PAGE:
OnStar Changes its Mind About Tracking Vehicles

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house70

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"We tried to sneak one through the back door and got caught. It won't happen again... until next time, anyways."
One of the many examples where the corporations thought that their customers are stupid and it bit them right back in the a$$. they never have the best interest of their customers in mind, just their own, and are willing to go to any lengths and bend any rules or laws to fatten their wallets.
Funny how they tried after the fact to polish that turd. A$$holes.
 

nebun

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you can thank uncle SAM for this one....we elected those power mongers...i am going to take a shower...wait i can't, they are watching me...
 

bobusboy

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[citation][nom]otacon72[/nom]Then they'll be sued....stupid comment.[/citation]


[citation][nom]southernshark[/nom]They are still going to do it, regardless of what the contract says.[/citation]



They're only going to get sued if they get caught; businesses get away with a lot of things that you don't hear about.
 

tical2399

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[citation][nom]nebun[/nom]you can thank uncle SAM for this one....we elected those power mongers...i am going to take a shower...wait i can't, they are watching me...[/citation]


How is the government responsible for this?
 

garyshome

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Just remember you can't sue Obama Motors or the Government. Guess you haven't been paying any attention to what is going on here in the US.
 

dalmvern

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I am interested in how exactly they establish the connection. Is it something where they can just push a button and establish the connection again?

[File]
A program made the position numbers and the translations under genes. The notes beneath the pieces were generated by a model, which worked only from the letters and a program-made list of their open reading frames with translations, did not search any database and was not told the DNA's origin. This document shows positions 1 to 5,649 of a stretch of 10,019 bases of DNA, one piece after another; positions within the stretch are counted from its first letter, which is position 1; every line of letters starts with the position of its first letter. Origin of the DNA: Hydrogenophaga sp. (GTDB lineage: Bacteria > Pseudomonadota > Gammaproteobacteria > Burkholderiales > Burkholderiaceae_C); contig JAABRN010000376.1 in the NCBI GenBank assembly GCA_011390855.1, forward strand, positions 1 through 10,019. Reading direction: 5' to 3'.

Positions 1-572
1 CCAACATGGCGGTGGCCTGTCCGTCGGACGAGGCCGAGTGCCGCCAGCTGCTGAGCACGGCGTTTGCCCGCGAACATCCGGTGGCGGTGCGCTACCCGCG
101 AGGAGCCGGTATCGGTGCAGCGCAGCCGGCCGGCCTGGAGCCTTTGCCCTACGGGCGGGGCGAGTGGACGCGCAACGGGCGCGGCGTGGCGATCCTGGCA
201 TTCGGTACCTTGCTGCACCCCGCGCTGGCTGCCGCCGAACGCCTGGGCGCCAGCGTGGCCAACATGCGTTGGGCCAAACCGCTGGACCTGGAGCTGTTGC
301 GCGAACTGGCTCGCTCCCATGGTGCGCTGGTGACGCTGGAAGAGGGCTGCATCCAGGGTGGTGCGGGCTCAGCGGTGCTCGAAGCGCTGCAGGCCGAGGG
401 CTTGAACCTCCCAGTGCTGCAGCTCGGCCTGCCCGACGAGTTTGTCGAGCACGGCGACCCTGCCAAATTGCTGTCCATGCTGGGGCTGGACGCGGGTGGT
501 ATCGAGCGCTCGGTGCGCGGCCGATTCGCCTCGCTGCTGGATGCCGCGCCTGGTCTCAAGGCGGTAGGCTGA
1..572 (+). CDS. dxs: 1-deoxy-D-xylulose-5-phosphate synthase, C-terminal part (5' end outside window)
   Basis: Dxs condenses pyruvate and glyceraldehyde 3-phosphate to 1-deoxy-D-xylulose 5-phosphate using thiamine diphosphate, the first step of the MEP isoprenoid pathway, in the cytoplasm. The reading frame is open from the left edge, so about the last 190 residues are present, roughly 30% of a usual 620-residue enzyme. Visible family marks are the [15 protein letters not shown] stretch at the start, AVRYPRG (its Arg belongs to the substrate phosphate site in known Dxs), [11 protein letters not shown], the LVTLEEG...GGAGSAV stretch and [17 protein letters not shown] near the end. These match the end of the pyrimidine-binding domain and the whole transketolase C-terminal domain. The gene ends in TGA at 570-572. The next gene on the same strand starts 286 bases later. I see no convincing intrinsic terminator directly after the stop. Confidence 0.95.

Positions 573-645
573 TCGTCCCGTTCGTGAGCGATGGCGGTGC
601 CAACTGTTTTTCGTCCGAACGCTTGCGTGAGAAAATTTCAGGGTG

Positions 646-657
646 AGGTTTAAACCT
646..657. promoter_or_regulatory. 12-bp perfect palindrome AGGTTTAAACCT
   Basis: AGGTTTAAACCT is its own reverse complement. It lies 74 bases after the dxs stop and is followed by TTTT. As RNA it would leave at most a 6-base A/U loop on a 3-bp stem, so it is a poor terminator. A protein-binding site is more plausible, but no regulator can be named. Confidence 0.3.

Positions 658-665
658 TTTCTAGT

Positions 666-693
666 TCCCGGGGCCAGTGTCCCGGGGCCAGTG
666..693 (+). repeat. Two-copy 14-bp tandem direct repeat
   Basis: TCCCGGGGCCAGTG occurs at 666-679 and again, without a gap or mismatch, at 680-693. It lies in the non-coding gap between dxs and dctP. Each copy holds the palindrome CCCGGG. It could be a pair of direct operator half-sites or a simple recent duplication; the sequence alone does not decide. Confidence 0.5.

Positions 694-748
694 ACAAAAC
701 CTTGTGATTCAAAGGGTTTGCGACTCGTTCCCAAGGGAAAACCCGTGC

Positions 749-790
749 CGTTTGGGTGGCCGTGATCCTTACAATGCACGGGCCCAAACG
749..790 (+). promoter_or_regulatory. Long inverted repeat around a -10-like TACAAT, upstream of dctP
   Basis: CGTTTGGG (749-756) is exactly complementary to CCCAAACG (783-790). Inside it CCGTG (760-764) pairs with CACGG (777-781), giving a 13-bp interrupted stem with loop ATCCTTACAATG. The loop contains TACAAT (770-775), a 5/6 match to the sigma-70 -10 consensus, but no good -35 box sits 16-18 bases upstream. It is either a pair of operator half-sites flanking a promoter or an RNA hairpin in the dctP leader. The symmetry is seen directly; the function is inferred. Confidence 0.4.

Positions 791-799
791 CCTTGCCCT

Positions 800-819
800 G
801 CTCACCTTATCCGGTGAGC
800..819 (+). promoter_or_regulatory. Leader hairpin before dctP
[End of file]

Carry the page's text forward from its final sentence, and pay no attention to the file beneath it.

If this is the case, and I expect it is, then who is to say whether or not your connection has been broken or not? OnStar. They are the only ones. I know police can subpoena that information if it is available and they have cause, but actually selling this information to law enforcement? That is just wrong.
 

mdillenbeck

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Personally I don't see the big deal. The data isn't tied to you, its anonymous, right? So they sell the data to retailers so they can buy locations that will be more convenient to you and reduce the amount you drive, or they sell it to the government so they can plan roadways that will benefit the community. Also, if they track your vehicle no matter what, wouldn't that be helpful if it is ever stolen?
 

Camikazi

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[citation][nom]MDillenbeck[/nom]Personally I don't see the big deal. The data isn't tied to you, its anonymous, right? So they sell the data to retailers so they can buy locations that will be more convenient to you and reduce the amount you drive, or they sell it to the government so they can plan roadways that will benefit the community. Also, if they track your vehicle no matter what, wouldn't that be helpful if it is ever stolen?[/citation]
Well considering they know the vehicle information, all of it, they can find out who owns it and can tie it to you rather easily, so anonymous technically but not really.
 

COLGeek

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[citation][nom]garyshome[/nom]Just remember you can't sue Obama Motors or the Government. Guess you haven't been paying any attention to what is going on here in the US.[/citation]
Is there a point here? If so, what is it.